Robert Daglish (circa 1777 - 26 December 1865) was an English steam engineer. He was born in Northumberland but by 1804 had moved to Wigan, Lancashire as engineer and manager of the Haigh Ironworks of the Earl of Balcarres. During his time there, he designed a number of steam engines for pumping and winding work in local collieries, all of which were hailed as a radical improvement on existing designs, and led to greater safety and efficiency.
In 1812, he left Haigh to work for coal owner John Clarke as manager of the Orrell collieries on the other side of Wigan. Here, a horse tramway was being used to haul coal three and a half miles from the collieries to the Leeds-Liverpool Canal quay at Crooke. Daglish, after obtaining the necessary patent licence, built the first steam powered locomotive in Lancashire to the design of John Blenkinsop, a Leeds engineer. The 'Blenkinsop pattern' locomotives possessed a fifth wheel, resembling a large cog wheel, the teeth of which engaged in slots on the outside of the rail as an aid to traction. Christened 'The Yorkshire Horse', Daglish's locomotive successfully replaced the use of horses on the tramway whilst George Stephenson was still developing "Blucher" at Killingworth colliery. Two more locomotives were built to the same pattern, each of which could haul a load of over thirty tons up a one in thirty six gradient, or a load of ninety tons on the level, at a speed of between three and five miles per hour. Previously fourteen draught horses were needed to perform similar work and it was estimated they cost the considerable sum of five hundred pounds per annum on stabling and fodder.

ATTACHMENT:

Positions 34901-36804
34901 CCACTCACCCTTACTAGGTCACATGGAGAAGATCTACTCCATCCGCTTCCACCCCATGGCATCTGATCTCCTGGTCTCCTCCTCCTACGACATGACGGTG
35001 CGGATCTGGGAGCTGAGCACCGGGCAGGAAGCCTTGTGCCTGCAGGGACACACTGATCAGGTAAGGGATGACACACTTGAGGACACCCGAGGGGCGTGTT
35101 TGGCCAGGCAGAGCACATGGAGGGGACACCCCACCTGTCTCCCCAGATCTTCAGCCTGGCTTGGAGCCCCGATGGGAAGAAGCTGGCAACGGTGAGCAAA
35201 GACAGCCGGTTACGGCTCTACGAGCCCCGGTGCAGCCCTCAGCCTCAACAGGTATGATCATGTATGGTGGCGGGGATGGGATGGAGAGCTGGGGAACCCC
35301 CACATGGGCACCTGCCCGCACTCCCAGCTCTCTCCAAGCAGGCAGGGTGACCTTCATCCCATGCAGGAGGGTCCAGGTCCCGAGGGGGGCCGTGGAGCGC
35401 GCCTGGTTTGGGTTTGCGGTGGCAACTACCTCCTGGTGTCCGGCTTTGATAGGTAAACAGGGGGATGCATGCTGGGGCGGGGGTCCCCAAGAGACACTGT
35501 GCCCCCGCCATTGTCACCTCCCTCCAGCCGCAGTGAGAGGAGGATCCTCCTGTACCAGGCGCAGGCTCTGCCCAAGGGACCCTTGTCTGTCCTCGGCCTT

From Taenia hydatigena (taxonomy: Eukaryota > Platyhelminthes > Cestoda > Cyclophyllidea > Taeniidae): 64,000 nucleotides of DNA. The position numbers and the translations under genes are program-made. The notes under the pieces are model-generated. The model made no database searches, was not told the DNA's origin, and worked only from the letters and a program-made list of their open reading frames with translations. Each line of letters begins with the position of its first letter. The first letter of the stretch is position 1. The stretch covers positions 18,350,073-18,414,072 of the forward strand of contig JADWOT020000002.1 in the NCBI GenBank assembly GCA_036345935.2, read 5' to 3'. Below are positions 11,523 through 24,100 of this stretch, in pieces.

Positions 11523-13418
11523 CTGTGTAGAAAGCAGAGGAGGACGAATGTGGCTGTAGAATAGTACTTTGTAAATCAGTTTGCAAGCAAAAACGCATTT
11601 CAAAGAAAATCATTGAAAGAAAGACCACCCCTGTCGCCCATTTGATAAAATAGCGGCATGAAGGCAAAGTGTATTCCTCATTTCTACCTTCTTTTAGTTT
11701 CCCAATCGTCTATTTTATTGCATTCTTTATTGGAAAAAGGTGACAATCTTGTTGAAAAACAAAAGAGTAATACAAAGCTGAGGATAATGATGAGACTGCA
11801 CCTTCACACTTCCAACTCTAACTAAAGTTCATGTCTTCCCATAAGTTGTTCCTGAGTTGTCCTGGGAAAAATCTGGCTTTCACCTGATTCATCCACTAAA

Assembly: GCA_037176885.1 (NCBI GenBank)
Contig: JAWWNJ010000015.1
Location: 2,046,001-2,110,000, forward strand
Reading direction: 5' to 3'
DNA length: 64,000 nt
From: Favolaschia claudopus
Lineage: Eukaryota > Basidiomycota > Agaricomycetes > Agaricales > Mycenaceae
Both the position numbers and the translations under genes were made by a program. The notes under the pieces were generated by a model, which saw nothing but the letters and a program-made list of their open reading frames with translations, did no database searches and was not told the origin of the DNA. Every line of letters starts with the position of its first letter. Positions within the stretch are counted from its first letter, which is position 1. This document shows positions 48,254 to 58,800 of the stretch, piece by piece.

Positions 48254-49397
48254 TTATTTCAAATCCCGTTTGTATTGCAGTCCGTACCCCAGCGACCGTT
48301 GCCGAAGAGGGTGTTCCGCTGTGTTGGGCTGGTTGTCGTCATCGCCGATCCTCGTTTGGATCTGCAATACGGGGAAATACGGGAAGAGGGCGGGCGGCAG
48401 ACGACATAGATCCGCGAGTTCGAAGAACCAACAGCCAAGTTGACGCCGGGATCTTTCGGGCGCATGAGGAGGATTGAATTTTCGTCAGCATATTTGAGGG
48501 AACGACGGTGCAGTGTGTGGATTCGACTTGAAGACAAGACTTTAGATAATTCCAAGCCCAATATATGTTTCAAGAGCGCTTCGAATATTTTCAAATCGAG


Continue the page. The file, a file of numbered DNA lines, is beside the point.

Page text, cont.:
In the years that followed, Daglish's reputation as an engineer led to him being appointed consultant engineer on many railway projects, both in England and on the American continent. In 1825, for instance, he commenced the surveying and engineering of the Bolton and Leigh Railway, Lancashire's first public railway.
St Helens Foundry
He also became a partner in 1818 in the St Helens Foundry, which traded as Robert Daglish & Co. The company went on to build an international reputation for the casting and building of steam pumping and winding for the mining industry and was particularly successful at producing locomotives and bridges for the expanding railway network. Among the many projects they undertook one was to supply the pistons for Stephenson's Rocket, They also cast the members for the Rory O'More Bridge in Dublin. The bridge was completed in 1859 and inscribed on the arch of the bridge is: "Robert Daglish Junr. St. Helens Foundry Lancashire". Robert Daglish junior was the son of Robert senior and was well known for his work on bridges.
He married Margaret Twizell in North Shields on 1 April 1802. They had at least four sons including Robert Jnr, all born in Wigan, as well as a daughter Elizabeth born in North Shields.
Robert Snr is buried in the churchyard of St Thomas the Martyr in nearby Upholland. His tomb is marked "In this vault lie the remains of Robert Daglish Esq, of Orrell Lodge who died December 26th 1865, Aged 88 years". His wife had died on 3 October 1849 aged 70 and is buried in the same grave.